That’s one of the statements made by a Dartmouth student about her experience participating in a unique program created by Dartmouth Professor Pati Hernandez.
The summer program brings female students together with incarcerated females to produce a play based on the experiences of the prisoners. This year’s program—covered by Signe Taylor in It’s Criminal—had 10 prisoners and 14 students. The above statement is indicative of the kind of insight this program intends to cultivate. ‘Nicki,’ of course, is one of the prisoners.
Hernandez’s program—the meeting and melding of socio-economic opposites—is to be fully celebrated, and deserving, of course, of this well-produced documentary film. Both program and film address the American tragedy called our system of justice which ideologically and functionally ignores the prima facie fact that there is a direct relationship between poverty and crime—or to put it more accurately, between context and criminal behavior.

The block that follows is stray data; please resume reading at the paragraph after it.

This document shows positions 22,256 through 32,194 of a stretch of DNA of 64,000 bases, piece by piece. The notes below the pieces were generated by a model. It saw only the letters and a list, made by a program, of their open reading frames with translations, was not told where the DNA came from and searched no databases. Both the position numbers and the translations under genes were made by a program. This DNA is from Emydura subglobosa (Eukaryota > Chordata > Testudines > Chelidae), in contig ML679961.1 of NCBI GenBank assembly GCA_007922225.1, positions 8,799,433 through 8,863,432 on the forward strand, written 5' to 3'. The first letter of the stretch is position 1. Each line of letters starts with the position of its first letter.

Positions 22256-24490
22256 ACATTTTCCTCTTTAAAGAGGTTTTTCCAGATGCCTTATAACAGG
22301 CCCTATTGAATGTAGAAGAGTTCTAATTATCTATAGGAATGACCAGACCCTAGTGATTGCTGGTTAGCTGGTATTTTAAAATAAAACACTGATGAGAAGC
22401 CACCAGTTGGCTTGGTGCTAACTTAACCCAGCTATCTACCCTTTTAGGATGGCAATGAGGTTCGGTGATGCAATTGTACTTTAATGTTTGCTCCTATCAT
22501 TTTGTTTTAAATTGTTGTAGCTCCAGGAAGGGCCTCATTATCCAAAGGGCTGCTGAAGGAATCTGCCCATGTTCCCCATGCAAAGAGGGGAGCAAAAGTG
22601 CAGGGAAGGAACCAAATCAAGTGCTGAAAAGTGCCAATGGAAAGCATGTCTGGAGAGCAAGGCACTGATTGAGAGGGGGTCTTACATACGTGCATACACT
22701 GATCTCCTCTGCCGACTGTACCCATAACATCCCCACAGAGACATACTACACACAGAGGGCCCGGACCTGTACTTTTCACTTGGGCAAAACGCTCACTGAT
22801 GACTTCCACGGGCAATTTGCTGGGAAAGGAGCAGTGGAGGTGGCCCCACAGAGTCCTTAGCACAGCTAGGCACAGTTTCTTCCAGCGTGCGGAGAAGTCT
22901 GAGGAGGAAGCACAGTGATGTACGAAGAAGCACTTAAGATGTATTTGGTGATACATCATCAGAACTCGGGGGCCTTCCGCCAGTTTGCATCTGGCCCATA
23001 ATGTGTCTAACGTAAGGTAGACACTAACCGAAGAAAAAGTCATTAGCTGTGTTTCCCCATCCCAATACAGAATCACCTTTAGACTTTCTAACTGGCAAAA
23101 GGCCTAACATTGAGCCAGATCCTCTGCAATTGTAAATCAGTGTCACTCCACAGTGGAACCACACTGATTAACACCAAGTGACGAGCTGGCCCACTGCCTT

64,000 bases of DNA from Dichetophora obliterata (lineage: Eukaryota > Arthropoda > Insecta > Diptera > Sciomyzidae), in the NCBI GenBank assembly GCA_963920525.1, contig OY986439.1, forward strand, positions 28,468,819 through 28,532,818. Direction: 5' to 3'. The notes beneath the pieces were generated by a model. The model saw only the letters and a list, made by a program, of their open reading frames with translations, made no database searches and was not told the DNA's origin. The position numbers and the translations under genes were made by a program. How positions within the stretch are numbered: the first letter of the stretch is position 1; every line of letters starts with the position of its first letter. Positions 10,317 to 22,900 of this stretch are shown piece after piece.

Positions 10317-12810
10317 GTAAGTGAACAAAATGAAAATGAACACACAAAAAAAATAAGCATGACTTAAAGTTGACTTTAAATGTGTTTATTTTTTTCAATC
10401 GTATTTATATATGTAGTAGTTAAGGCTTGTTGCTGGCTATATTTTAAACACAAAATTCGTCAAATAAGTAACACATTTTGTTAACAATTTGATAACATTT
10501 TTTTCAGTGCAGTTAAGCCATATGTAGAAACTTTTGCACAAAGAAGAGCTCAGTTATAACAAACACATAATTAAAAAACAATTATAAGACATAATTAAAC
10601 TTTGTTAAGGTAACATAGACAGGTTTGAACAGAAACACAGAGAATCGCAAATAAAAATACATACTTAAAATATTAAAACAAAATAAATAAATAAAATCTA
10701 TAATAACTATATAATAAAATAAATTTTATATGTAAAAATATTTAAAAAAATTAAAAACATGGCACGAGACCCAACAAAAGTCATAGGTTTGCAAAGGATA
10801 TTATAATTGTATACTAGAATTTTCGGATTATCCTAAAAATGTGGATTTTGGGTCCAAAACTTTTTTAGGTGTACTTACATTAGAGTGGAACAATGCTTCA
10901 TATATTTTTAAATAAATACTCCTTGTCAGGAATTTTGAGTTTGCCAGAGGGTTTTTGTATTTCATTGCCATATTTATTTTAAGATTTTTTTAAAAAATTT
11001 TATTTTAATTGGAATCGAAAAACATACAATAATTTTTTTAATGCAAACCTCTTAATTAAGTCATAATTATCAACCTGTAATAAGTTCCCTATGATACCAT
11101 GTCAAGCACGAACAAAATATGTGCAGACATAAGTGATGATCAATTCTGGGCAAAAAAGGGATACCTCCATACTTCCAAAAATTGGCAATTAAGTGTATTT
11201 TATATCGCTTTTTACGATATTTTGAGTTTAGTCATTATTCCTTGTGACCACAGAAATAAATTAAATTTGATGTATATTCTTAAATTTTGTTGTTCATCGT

At this moment in American history, if we refuse to address the meta-issue of the destruction of our ecosphere, it’s hard to imagine that there is near enough political will to make our System of Justice just. The ‘crime’ in ‘criminal’ is in our hearts and ignorance—we ignore the countless millions of victims of American justice.
Yet, filmmakers and journalists keep on banging the sad drum of the seemingly limitless numbers of people whose lives have been devastated—and devastated that much more by incarceration.
Here’s to Taylor and company for banging a really loud, deeply moving drum.
Keep your handkerchiefs handy.